The core booster burned at full power for about seventy seconds, before throttling down again ahead of its own burnout and separation. At five minutes and thirty-three seconds mission elapsed time the RS-68A shut down and seven seconds later the spent first stage was jettisoned.
The Delta IV’s second stage, a five-metre Delta Cryogenic Second Stage (DCSS), is powered by a single RL10B-2 engine also burning liquid hydrogen and liquid oxygen.
The engine has an extendible nozzle which will be deployed following first stage separation; the RL10 will ignite about 13.5 seconds after staging has been completed.
Ten seconds into second-stage flight, the payload fairing separated from the nose of the rocket.
Delta IV launches of Orion satellites make use of a modified Titan IV metallic payload fairing, in place of the Delta’s usual composite fairing.
This has a trisector design, meaning that it separates into three segments instead of two pieces like the fairings of most modern rockets.
Once the fairing separates, it was not expected that any further updates would be given on the status of the launch, other than to confirm whether it was successful or not. This is currently pending.
Following fairing separation Delta 374 will likely follow a similar flight plan to Delta 310 – the first Delta IV launch – which attempted to carry a demonstration payload to geosynchronous orbit. Although Delta 310 failed to achieve its planned orbit, details of its mission profile were published ahead of the launch and it is rumoured that the mission was specifically simulating the launch of an Orion satellite.
The DCSS will need to make three burns; the first to achieve a low Earth parking orbit – requiring about seven minutes burn time – followed by a coast phase of about seven minutes, 40 seconds. An eight-minute second burn will then be used to achieve geosynchronous transfer orbit.
Once the transfer orbit has been established, Delta 374 will coast to the apogee of its orbit, which will take around five hours, before making a three-and-a-quarter minute circularisation burn to raise its perigee and establish geosynchronous orbit.
After deploying the NROL-37 payload into this orbit, the stage will manoeuvre itself away from the geosynchronous belt as best as remaining propellant allows to limit the chances of colliding with an operational satellite.
ULA confirmed the successful conclusion to the mission around seven hours after launch.
East Coast Delta IV launches are made from Space Launch Complex 37 (SLC-37) at Cape Canaveral.
Originally built as a test and backup launch site for the Apollo programme, the facility was used by Saturn I and IB rockets between 1964 and 1967; including for the launch of Apollo 5, the first test of the Lunar Module in low Earth orbit.
After Apollo 5 the complex was mothballed and subsequently demolished in the 1970s. One of the site’s two launch pads, SLC-37B, was rebuilt ahead of the Delta IV’s 2002 debut and now serves as one of the rocket’s two available launch pads, alongside Space Launch Complex 6 at Vandenberg Air Force Base in California.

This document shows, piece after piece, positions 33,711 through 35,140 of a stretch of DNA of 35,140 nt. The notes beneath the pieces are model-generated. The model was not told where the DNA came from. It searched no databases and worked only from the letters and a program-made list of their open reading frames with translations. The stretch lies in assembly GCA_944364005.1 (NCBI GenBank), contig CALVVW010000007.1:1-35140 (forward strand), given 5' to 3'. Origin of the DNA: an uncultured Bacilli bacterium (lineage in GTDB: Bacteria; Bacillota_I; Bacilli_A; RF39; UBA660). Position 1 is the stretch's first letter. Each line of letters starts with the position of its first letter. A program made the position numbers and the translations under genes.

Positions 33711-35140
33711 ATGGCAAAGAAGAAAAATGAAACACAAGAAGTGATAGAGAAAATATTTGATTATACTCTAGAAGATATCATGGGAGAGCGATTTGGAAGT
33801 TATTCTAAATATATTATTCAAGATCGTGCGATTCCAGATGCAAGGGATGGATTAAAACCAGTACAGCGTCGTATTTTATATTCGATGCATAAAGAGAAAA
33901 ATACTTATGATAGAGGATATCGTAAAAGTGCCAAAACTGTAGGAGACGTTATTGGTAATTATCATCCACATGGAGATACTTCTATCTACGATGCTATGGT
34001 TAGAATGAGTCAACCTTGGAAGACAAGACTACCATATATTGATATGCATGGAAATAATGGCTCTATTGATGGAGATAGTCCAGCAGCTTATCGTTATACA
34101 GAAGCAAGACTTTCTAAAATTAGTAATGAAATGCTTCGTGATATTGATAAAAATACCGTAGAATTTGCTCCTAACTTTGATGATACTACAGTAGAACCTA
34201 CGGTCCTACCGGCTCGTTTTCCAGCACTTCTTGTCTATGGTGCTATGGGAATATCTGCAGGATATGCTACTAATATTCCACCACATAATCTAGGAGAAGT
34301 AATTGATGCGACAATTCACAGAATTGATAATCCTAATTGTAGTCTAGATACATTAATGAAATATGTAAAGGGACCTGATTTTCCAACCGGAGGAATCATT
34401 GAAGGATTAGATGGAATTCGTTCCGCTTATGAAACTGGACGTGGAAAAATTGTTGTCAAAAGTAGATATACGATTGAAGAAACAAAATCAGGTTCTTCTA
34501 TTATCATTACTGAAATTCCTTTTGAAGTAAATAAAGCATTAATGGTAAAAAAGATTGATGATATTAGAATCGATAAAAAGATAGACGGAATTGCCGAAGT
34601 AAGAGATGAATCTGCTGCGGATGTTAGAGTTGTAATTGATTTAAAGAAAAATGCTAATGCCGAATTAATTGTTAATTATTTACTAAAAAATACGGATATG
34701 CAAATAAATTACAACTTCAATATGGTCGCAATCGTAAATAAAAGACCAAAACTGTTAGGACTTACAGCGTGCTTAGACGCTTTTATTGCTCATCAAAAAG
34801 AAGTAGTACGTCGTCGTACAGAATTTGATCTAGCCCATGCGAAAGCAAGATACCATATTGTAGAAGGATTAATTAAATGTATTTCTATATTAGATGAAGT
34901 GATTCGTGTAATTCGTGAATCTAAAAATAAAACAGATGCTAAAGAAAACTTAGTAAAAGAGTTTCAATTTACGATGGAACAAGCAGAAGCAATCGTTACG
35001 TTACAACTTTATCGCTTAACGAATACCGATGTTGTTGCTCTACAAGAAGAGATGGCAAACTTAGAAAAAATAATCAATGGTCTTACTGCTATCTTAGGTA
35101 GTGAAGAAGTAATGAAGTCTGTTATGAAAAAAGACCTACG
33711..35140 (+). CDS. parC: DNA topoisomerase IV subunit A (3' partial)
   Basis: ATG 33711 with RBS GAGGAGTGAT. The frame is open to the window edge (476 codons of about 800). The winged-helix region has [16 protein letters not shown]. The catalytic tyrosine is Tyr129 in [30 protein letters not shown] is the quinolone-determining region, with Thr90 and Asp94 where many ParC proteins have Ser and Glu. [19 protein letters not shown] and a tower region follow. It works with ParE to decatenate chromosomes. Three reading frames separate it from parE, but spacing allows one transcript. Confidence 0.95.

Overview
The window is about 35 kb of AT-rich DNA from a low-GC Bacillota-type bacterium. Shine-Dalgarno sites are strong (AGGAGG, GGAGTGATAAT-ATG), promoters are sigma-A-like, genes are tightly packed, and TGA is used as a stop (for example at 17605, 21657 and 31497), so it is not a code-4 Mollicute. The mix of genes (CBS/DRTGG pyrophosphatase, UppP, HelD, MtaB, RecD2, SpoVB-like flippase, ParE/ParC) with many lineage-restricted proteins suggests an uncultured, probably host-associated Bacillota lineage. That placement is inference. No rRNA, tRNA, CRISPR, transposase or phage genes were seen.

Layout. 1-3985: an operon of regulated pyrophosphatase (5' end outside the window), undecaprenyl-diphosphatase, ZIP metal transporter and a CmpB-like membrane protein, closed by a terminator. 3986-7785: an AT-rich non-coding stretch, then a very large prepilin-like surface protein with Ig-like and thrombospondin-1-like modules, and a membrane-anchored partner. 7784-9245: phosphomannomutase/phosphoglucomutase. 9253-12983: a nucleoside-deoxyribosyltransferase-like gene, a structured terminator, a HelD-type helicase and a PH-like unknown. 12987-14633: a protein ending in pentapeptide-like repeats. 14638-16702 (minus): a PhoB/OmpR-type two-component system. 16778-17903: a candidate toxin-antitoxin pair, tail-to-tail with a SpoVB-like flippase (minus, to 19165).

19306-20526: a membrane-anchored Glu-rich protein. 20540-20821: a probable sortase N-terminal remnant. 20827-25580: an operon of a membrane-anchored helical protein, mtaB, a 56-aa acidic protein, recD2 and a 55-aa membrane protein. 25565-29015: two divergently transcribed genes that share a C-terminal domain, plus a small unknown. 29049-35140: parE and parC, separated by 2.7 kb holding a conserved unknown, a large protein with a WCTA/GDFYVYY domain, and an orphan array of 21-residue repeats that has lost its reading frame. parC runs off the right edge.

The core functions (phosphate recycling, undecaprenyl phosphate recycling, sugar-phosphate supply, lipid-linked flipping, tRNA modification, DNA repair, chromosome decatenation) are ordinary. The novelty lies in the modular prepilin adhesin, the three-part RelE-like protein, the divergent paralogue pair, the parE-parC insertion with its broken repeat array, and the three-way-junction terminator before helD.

The launch was the second of the year for the Delta IV, and for the NRO. It was conducted by United Launch Alliance (ULA), a company formed in 2006 from Boeing and Lockheed Martin’s space launch divisions.
ULA manufactures and operates the Delta II, Delta IV and Atlas V rockets and provides launch services to the US Government. Lockheed Martin continues to market the Atlas for commercial launches, which are subcontracted to ULA. The Delta IV is no longer offered for commercial missions and the Delta II is out of production and expected to make its final flight next year.
United Launch Alliance is currently in the process of developing a new rocket, Vulcan, which is expected to replace both the Delta IV and Atlas V.
The Medium and Medium+ versions of the Delta IV are expected to be retired by the end of the decade; although additional Heavies will be manufactured and placed into storage to serve as a stopgap to launch payloads too heavy for the Atlas V – typically just Orion satellites and Improved Crystal imaging spacecraft.
There have been some reports that the US government may consider using the European Ariane 5 rocket as an interim. However, the Ariane would not be able to launch an Orion because in its heavy-lift ECA configuration the upper stage is not restartable and the more versatile Ariane 5ES configuration would not have sufficient payload capacity.
United Launch Alliance will next be in action on 24 June, using an Atlas V to deploy a fifth MUOS communications satellite for the US Navy. The NRO’s next launch will come in late July, with an Atlas V deploying NROL-61.
The Delta IV is next expected to launch in early August with a payload for the US Air Force Space Command, including a pair of GSSAP space surveillance satellites, flying atop a Medium+(4,2) vehicle. The next Heavy mission is not expected for over two years; NASA’s Solar Probe Plus spacecraft is slated for launch in late July 2018.
(Images via ULA, NASA.)